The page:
I was stunned to see the long line of customers waiting in front of the rental car desk. As I counted 50 people and just a few agents to service them, I realized I would be here for at least an hour. Never again will I rent from this company.
As I chatted with Tom, a fellow in line behind me, I remembered I had a membership to the rental company’s express club. “If I go to the express desk on the lower level, maybe they’ll expedite my rental,” I thought out loud. Tom told me, “Go ahead—I’ll hold your place.” Wow, how thoughtful! I told him thanks, and if I didn’t return, I would save a seat for him in heaven.
When I found the express desk also glutted, I returned to the regular line where my new friend let me back in as he had promised. As the line slowly advanced, Tom and I got to know each other, laughing and telling stories. The frustration of being in the long queue dissipated and the time went more quickly. When I finally reached the front of the line, I told Tom to go ahead of me. We shook hands warmly and wished each other well.
A Course in Miracles asks us to remember, “I do not know what anything is for.” It explains that rewarding relationships provide the express route to healing. While I believed my purpose in that line was to get a rental car, my more meaningful opportunity was to connect with another human being and help each other through a difficult situation. We gave each other a miracle.
Jewish theologian Martin Buber said, “All journeys have secret destinations of which the traveler is unaware.” The ego’s destinations are always material. The spirit’s destinations run deeper. We believe we are here to get somewhere physically, while we are really here to get somewhere spiritually. Never accept an experience, especially a challenging one, at face value. There is always more going on than meets the eye, a doorway to a blessing.
My friend Nadine had been housesitting at different homes in Hawaii for several years and she yearned to have her own place in the small town of Waimea. One day while Nadine was sunbathing on the beach, a dog who had just frolicked in the ocean came and shook water on her, startling her. Soon the dog’s owner arrived and apologized. As the two women began to chat, the lady explained that she had been renting a cottage in Waimea, but she had to move out, and she was looking for someone to take over the lease. When Nadine heard the details, she couldn’t believe her ears. The cottage was exactly what she had been looking for. A month later Nadine moved in to her ideal situation. The wet, shaking dog at first seemed to be a nuisance, but turned out to be an angel. Don’t be hasty to just nuisances as bad. They always contain a gift if you are willing to look deeper. A friend told me, “Interruptions are the best part of my day.”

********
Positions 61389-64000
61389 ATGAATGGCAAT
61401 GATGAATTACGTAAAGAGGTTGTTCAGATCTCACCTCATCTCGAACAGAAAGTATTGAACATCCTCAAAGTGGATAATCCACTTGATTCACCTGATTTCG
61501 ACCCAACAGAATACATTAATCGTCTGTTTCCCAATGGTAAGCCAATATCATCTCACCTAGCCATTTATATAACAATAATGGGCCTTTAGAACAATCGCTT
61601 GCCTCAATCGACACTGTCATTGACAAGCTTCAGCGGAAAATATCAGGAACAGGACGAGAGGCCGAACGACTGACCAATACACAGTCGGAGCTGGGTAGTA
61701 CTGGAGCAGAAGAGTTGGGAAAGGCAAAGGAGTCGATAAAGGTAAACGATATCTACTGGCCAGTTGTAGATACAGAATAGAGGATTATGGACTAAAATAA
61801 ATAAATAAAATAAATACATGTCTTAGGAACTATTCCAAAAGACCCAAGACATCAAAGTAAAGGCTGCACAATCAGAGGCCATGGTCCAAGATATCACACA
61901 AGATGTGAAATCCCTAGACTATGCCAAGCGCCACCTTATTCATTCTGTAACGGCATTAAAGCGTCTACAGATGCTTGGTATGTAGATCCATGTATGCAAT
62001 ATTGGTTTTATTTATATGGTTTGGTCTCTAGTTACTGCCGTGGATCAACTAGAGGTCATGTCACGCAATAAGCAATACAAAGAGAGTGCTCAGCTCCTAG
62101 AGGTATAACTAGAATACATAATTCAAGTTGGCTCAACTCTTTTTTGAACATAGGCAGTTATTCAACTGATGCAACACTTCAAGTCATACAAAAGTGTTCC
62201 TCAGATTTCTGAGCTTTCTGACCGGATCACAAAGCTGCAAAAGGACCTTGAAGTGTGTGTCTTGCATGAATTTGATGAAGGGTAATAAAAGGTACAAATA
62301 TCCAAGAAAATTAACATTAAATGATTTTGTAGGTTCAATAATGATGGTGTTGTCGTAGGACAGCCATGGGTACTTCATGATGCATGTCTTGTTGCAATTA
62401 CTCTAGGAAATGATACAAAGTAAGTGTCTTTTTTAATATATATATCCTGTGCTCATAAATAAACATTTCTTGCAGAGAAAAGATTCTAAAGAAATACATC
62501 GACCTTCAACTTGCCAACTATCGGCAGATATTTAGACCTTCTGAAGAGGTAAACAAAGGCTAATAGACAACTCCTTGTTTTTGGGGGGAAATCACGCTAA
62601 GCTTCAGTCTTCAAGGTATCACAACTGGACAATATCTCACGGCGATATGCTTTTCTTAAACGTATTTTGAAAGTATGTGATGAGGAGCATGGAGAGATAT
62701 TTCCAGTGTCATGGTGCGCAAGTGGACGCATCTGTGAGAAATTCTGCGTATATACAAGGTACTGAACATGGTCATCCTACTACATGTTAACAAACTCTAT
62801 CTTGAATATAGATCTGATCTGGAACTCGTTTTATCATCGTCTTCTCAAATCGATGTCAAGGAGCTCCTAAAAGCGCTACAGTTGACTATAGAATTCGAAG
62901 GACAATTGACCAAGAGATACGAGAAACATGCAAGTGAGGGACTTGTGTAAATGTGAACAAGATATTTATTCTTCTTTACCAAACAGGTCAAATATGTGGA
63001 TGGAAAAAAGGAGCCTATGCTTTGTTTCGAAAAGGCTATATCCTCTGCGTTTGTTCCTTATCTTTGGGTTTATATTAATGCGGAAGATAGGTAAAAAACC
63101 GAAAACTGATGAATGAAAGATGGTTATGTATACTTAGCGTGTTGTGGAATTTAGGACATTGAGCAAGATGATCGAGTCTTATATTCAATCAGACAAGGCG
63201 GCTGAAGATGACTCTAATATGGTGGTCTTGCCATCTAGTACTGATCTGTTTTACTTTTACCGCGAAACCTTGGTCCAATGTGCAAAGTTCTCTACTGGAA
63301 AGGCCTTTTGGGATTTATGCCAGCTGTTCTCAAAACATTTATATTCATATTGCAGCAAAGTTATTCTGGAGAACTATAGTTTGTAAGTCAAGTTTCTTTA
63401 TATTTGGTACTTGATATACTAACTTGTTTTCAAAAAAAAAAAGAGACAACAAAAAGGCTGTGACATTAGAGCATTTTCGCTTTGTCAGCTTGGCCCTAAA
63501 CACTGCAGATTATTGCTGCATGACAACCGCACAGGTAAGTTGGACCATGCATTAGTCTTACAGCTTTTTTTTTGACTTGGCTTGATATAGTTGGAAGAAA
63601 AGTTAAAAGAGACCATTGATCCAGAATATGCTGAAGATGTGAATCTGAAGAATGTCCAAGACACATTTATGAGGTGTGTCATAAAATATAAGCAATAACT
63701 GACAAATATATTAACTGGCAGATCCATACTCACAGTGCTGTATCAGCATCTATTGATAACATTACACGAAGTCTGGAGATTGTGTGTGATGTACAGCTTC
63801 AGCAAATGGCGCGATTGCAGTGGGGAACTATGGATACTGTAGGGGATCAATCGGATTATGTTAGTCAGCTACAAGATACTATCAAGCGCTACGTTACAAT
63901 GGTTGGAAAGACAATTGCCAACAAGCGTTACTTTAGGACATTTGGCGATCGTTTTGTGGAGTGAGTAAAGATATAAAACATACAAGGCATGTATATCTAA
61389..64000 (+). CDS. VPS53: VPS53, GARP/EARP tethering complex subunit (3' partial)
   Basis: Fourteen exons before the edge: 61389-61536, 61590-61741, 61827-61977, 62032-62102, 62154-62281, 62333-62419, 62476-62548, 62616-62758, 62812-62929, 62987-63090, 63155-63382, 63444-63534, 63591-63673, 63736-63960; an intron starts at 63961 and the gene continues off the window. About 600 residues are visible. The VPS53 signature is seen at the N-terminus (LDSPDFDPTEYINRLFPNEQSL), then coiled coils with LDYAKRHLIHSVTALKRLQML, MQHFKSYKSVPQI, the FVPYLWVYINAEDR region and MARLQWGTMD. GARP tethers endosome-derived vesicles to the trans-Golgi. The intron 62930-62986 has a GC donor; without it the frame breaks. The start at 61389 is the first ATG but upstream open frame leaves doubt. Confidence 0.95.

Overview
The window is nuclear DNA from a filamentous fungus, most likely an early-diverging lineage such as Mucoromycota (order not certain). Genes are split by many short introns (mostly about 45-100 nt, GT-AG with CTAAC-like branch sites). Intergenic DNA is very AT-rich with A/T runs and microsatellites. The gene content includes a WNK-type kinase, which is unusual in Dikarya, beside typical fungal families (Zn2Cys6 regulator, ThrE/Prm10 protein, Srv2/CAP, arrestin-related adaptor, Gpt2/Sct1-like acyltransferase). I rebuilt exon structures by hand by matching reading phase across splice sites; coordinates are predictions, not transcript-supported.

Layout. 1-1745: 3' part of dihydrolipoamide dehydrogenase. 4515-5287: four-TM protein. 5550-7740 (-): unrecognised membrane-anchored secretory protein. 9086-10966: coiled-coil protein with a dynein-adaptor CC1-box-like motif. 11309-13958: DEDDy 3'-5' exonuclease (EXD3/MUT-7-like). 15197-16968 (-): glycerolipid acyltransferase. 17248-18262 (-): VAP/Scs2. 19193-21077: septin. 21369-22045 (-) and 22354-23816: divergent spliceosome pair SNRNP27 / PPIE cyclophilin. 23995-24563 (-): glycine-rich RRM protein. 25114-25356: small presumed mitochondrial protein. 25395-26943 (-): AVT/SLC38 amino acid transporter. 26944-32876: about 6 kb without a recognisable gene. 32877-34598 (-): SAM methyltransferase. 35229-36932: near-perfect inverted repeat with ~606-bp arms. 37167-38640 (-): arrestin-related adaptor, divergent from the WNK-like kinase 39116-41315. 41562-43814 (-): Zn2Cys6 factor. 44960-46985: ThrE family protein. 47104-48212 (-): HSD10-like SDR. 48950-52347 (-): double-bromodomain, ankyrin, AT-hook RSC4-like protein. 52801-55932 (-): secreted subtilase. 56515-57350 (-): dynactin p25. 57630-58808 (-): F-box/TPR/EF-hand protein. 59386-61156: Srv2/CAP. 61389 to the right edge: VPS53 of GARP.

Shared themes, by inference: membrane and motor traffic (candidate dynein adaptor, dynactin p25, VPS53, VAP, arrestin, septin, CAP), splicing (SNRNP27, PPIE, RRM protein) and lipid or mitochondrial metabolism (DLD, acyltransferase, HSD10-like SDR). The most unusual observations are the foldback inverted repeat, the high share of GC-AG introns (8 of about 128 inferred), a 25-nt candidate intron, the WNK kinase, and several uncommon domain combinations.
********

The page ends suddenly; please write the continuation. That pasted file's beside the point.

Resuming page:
The lofty practice of reframing calls us to take the facts of a situation and look at them from a different angle, to reveal an opportunity. Every situation has only the meaning you give it. If a circumstance feels painful, you are attributing negative purpose to it. When you find another perspective with higher purpose, the problem dissipates and the path clears. Miracles proceed from a shift in perception.
In the biblical story, Joseph’s jealous brothers sold him into slavery and he was later unjustly thrown into prison. As a result of Joseph’s gift of prophecy, he was released and rose to become Pharaoh’s top advisor. Years later when a famine befell the region, Joseph’s brothers came to Egypt to beg for food, and they found themselves standing before none other than Joseph. When they apologized for their misdeed, Joseph said, “You meant it for evil, but God meant it for good.”
So it is with all challenging situations. What starts out as evil can be turned into good. Every minus is half of a plus waiting for a stroke of vertical awareness. As spiritual beings, material experiences alone cannot fulfill us. It is only when we find spiritual purpose that we feel fulfilled.
A teacher posed a question to his students: “Imagine you wake up one morning and you feel like having some French toast. But you don’t have any eggs. So you go to the corner mini-mart, pick up some eggs, and have a brief chat with the clerk. Since you know him from your regular visits, you ask him how is kid is doing in his new school. Then you head back and cook your French toast. What was the purpose of your trip to the grocery store?”
The teachers’ students answered, “To buy some eggs.”
“Not really,” the teacher replied. “That was just the excuse to get you into the store to connect with the clerk. Life is more about relationship than eggs.”
There is a nobler purpose to every experience than meets the eye. No encounter is by chance. Everything that happens is designed to lead us to spiritual reward and growth. When we realize that life is about connecting more than getting somewhere, we find treasure right where we stand—even
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